Seinfeld (1989–1998)
8.0/10
1,151
4 user 1 critic

The Truth 

A bad breakup between George and his girlfriend leads to tax troubles for Jerry.

Director:

Writers:

(created by), (created by) | 1 more credit »
Reviews

On Disc

at Amazon

Photos

Add Image Add an image

Do you have any images for this title?

Edit

Cast

Episode complete credited cast:
...
...
...
...
...
Patrice
...
Tina (as Siobhan Fallon)
Edit

Storyline

Jerry is being audited by the IRS but everything is in hand as George's new girlfriend Patrice is an accountant and former IRS auditor and she has agreed to help him out. Unfortunately, George isn't too happy with the relationship and when she asks him to tell her the truth about how he feels, he obliges. Their break-up leads Patrice to a residential depression clinic and Jerry is desperate to get his tax receipts back. Elaine meanwhile is having to put up with Kramer who is dating her roommate. She is particular upset by the fact that Kramer accidentally saw her naked. Written by garykmcd

Plot Summary | Add Synopsis

Genres:

Comedy

Certificate:

See all certifications »
Edit

Details

Country:

Language:

Release Date:

25 September 1991 (USA)  »

Company Credits

Show detailed on  »

Technical Specs

Runtime:

Sound Mix:

Color:

Aspect Ratio:

4:3
See  »
Edit

Did You Know?

Trivia

George Costanza's middle name is Louis, which is mentioned in the episode "The Truth". See more »

Goofs

Right before George enters Jerry's apartment after telling his date "the truth", Jerry is telling Elaine and Kramer "here he I am, about to go to the electric chair, while my oldest friend is dating the governor". Jerry then crosses his arms and leans against the counter. In the very next shot, as George enters the apartment, Jerry's arms are no longer crossed and he is suddenly holding a glass of orange juice. See more »

Quotes

George Costanza: The truth. You want the truth? It *is* your earrings. It *is* the chopsticks, but it's so much more. You're pretentious. You call everyone by their full name You call my doorman, Sammy, "Samuel" but you didn't even say "Samuel" You went "Sam - U - EL" Papie-eh Mach-eh What is Papie-ay Mach-ay?
See more »

Connections

Featured in Seinfeld: Highlights of a Hundred (1995) See more »

Soundtracks

Seinfeld Theme Song
Written by Jonathan Wolff
See more »

Frequently Asked Questions

This FAQ is empty. Add the first question.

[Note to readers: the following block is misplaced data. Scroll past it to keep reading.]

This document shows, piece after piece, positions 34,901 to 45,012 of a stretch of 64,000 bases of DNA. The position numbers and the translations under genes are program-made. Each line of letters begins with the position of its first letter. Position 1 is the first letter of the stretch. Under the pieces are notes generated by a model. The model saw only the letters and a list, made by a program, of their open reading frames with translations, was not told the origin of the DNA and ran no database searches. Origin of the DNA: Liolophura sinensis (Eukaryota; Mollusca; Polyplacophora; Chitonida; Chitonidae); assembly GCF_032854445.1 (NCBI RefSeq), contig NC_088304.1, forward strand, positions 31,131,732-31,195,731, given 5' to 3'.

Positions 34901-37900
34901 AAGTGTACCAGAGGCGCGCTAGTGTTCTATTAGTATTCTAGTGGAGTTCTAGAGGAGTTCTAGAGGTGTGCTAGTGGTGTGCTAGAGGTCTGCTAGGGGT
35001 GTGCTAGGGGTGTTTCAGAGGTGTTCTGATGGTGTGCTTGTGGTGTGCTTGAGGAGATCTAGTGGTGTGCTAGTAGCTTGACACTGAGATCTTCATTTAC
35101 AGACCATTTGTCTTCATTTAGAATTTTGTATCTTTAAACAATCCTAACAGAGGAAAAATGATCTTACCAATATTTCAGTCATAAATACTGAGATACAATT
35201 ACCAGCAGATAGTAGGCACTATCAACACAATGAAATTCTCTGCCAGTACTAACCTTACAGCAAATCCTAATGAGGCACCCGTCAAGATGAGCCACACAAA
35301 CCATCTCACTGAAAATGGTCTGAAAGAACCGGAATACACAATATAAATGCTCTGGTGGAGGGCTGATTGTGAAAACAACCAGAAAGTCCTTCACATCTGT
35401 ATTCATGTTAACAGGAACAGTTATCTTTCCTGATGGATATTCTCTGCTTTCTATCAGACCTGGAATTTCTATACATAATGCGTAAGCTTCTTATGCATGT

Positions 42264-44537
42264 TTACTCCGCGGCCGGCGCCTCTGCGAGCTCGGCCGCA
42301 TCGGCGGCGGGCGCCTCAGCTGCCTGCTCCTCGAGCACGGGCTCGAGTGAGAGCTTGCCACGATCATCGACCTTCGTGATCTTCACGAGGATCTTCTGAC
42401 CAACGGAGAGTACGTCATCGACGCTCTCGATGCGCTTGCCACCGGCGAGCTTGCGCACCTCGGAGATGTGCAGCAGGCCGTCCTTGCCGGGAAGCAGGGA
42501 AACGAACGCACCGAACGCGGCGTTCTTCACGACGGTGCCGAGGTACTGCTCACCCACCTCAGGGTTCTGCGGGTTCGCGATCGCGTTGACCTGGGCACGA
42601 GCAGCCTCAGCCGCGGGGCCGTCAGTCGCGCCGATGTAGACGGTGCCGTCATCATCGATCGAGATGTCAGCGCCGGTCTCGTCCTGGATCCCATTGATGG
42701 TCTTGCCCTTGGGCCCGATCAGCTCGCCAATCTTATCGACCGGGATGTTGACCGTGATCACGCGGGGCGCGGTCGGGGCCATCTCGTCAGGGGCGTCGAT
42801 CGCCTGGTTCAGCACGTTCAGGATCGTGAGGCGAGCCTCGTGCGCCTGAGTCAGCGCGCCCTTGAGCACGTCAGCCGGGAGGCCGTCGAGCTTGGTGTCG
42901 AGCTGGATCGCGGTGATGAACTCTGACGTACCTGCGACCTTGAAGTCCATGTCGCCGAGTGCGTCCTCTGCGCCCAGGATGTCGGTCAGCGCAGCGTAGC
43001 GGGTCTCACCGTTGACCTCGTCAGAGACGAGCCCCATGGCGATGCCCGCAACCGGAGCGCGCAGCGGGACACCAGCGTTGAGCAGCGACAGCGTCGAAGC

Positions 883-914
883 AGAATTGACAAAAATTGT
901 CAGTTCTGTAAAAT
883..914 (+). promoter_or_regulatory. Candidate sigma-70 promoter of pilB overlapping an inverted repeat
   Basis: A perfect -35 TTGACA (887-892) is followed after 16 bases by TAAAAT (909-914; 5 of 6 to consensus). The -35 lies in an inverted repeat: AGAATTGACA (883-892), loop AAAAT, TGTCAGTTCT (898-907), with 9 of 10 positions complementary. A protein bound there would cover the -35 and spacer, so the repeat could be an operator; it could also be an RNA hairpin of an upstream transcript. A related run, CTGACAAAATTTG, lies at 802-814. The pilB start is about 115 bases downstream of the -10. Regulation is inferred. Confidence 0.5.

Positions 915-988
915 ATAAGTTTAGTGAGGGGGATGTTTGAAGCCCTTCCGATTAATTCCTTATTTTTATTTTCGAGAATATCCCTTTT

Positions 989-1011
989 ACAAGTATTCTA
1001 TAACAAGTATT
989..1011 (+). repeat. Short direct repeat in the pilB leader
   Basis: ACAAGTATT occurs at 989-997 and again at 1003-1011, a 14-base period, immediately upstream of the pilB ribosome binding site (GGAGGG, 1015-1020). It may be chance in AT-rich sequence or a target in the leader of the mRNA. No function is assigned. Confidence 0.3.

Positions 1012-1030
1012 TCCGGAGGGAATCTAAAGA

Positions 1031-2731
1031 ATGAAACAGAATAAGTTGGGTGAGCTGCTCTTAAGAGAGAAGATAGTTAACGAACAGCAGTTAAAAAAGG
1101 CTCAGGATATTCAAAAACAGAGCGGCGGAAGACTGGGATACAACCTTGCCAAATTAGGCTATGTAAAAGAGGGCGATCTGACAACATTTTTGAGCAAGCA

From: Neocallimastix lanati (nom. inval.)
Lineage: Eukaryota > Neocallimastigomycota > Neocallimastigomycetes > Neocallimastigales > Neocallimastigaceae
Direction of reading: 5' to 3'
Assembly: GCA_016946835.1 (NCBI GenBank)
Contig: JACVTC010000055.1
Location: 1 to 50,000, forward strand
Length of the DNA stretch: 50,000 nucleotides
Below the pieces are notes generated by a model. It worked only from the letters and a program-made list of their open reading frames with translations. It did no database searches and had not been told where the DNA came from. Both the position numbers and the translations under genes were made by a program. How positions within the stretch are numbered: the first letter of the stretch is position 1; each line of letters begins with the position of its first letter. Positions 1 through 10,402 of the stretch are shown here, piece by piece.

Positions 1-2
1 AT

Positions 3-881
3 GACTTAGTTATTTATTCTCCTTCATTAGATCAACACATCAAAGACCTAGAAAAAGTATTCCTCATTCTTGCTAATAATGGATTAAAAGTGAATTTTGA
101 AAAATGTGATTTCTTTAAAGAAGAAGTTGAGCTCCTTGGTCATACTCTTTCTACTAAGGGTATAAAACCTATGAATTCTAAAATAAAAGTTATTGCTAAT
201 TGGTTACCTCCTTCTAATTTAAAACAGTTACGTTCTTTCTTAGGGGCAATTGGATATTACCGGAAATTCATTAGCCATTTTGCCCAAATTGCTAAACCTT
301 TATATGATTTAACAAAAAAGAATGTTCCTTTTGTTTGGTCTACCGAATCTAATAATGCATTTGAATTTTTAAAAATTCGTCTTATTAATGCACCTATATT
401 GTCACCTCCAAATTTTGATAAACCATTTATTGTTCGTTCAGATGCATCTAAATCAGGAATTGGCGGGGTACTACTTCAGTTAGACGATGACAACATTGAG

User Reviews

 
"Pity is very underrated"
3 November 2016 | by See all my reviews

There's something about this episode that kept me coming for more and I finally found what it is: realism. I noticed that specifically in the first seasons Seinfeld was really concerned about the realistic quality of the situations the gang experienced, hence, you can always find a Seinfeld referenced to quote in any given real situation. But, as I said, that is more notorious in the first 5 seasons (almost unseen in the last 2) and The Truth is a perfect example of this 'realistic quality'.

Apart from being a ridiculously entertaining episode, The Truth manages to tackle several situations that help build a realistic world within Seinfeld and to further explore their characters. George is dating a pretentious 'artist', Jerry is being audited and Kramer and Elaine are having trouble since he started dating Elaine's roommate. Every single storyline has this realistic quality and gives a sense of depth to each character to the point that you actually believe these people are experiencing this things.

To begin with, there is something about watching Jerry deal with tax problems that makes him extremely human and relatable. I couldn't see this kind of plot line in the latter seasons no matter what. His comments about the sticky situation all ring true and are actually funny and poignant. George problem with the papier-maché artist is just hilarious. We all know these kind of people and every thing George says about it is just on point. And my favorite of the bunch is Kramer and Elaine's story. I don't know what is it, but seeing Elaine deal with a very common issue like your roommate's boyfriend or antics is so refreshing and Julia's performance sells it perfectly. Also I kind of love the fact that Kramer cooks tomato sauce and makes a mess out of it and who couldn't love the picture of Kramer and Tina dancing to tribal music. Bizzardly lovely.

Overall, a perfectly rounded episode with relatable and funny situations and great performances.


0 of 0 people found this review helpful.  Was this review helpful to you?

Contribute to This Page

Create a character page for:
?